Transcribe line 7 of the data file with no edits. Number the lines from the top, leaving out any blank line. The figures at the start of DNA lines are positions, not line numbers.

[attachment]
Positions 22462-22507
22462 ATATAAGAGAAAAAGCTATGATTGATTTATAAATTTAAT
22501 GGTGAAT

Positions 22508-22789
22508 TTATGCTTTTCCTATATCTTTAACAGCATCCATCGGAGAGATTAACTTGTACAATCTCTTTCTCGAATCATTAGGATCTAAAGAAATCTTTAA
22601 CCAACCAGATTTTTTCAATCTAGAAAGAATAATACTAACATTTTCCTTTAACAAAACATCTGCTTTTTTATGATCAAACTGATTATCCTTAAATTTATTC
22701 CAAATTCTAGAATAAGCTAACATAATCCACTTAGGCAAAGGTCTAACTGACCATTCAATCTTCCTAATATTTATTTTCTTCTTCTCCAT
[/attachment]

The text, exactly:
22701 CAAATTCTAGAATAAGCTAACATAATCCACTTAGGCAAAGGTCTAACTGACCATTCAATCTTCCTAATATTTATTTTCTTCTTCTCCAT